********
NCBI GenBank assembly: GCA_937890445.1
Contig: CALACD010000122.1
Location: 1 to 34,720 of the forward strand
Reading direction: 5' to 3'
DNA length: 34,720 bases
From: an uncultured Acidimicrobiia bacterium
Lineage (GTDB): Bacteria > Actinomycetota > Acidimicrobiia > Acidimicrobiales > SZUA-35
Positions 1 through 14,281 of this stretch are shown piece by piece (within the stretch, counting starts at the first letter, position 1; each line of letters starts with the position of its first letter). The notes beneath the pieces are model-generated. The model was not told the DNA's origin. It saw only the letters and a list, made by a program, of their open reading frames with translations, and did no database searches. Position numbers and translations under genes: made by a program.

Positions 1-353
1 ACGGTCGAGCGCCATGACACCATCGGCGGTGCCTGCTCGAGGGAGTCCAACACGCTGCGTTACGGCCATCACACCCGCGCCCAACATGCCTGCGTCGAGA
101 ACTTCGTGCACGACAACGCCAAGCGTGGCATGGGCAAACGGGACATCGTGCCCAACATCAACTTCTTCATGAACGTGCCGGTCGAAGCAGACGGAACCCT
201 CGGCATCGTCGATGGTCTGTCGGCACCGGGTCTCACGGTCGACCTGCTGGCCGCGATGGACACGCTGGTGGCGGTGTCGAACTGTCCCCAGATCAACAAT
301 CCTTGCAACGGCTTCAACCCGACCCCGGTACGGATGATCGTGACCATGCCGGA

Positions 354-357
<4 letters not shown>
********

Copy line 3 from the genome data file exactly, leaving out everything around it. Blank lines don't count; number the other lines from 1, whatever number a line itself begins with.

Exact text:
Location: 1 to 34,720 of the forward strand